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Industry research comparing th

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Industry research comparing th

As I began this assignment I expected to find some drastic differences in each of the mediums during this five-year period. While many of the changes that I anticipated did occur, there were many more that came as a surprise. From 1948 until 1952 there was a freeze on licenses being issued by the FCC. Thus, I expected to see a large growth in the number of television stations and anticipated a slight decline in the number of radio stations.

However, as I examined the radio listings I was shocked to discover that the number of radio stations increased from 12 AM and 12 FM stations in 1949 to 21 AM stations and 14 FM stations in 1954. The total number of hours that local radio stations aired programming per day extended from 17 hours in 1949 to 22 hours in 1954. There was a large variety of programs being broadcast on radio in 1949; including short news bulletins, hour-long news broadcasts, sitcoms, sketch comedies, dramas, quiz and game shows, and recorded music. The total amount of space, or column inches, devoted to radio in 1949 was 210 and 194 in 1954. It is interesting to note that while the number of radio stations and the number of broadcast hours increased significantly between this period, the number of column inches devoted to radio listings actually decreased slightly from 162 to 160. The number of reviews for radio decreased dramatically over the period, dropping from 8 in 1949 to only 2 in 1954. The total amount of space devoted to radio in the New York Times for Sunday, May 15, 1949, was 210 column inches. For the same time in 1954, Sunday May 16th, the total space was 194 column inches.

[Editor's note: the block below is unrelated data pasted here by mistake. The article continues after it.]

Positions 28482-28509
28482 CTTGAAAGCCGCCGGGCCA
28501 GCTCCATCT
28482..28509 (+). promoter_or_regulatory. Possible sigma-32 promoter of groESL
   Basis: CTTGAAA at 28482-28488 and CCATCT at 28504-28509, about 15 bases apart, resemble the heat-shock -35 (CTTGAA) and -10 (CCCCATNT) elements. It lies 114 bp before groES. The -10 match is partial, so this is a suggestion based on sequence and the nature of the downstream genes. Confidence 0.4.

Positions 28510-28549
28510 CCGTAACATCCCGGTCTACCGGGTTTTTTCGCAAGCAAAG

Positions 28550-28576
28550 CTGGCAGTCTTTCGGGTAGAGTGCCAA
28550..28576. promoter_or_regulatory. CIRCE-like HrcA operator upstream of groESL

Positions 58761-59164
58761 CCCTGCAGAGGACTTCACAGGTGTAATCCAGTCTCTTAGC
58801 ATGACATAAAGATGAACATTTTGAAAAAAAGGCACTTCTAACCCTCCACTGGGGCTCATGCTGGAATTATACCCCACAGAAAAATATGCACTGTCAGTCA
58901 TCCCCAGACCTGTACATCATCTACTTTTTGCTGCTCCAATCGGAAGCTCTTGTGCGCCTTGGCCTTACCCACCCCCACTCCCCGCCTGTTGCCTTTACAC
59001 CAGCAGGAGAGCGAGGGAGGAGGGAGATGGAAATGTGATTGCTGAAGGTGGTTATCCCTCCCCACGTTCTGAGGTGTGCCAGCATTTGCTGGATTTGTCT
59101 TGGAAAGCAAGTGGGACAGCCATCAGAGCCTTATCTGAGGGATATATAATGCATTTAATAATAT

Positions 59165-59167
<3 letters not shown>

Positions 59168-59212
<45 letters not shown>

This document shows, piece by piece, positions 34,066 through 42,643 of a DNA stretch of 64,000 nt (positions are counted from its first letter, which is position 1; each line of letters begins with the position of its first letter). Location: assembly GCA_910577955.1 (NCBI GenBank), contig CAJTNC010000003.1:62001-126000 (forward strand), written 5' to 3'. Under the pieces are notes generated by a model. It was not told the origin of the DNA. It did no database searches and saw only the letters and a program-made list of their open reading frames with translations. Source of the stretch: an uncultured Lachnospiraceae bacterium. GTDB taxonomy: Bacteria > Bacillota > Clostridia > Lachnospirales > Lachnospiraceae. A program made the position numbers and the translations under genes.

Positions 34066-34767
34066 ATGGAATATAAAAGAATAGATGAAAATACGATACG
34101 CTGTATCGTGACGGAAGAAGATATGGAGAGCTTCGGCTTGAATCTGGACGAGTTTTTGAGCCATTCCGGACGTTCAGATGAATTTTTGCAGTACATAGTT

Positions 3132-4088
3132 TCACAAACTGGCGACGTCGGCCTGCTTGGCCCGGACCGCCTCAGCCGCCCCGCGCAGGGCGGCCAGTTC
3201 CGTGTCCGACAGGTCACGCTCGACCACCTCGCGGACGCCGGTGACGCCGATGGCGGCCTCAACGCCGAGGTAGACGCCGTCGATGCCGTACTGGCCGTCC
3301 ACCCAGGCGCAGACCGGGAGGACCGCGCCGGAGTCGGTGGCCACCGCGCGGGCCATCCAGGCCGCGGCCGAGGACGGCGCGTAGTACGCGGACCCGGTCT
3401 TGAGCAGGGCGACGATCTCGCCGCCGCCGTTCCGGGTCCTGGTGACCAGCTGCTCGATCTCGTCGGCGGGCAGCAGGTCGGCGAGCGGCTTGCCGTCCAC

During this period the number of television stations, 6, remained the same, which was somewhat of a surprise to me. The number of hours that television was broadcast per day increased from 13 in 1949 to 18 in 1954. It is interesting to note that in 1949 the broadcasts did not begin until 10:00 AM and was off the air by 11:15 PM, while in 1954 television was being broadcast as early as 7:45 AM and as late as 1:45 AM. The genres that were represented in television in 1949 were somewhat more limited than what appeared in 1954. A television viewer in 1949 could find news, sports, kids shows, music, a few sitcoms; comedy shows such as Comics on Parade, and even roller derby. In 1954, viewers were treated to a much larger variety of each of those genres and also saw the addition of news shows such as Meet the Press, dramas, many more sitcoms, sketch comedies such as Your Show of Shows, cartoons, variety shows, game and quiz shows, and serials. It is interesting to note that the serial Guiding Light was a radio show in 1949 and by 1954 it was broadcast daily on television at 12:45 and played on radio at 1:45. Another interesting trend that had developed in television by 1954 was the increase in the number of stars that had made the transition from radio to television. Staples of radio in 1949 such as Walter Winchell, Lucille Ball, Perry Como, Red Skelton, Guy Lombardo, and shows such as Our Miss Brooks and Your Hit Parade, were now all seen on television. The television listings for 1954 also carried two things that were not part of the 1949 listings; color television listings and a schedule note regarding the television coverage of the McCarthy hearings. The total amount of space ...

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Keywords: industry comparison report, industry research and analysis, industry comparisons

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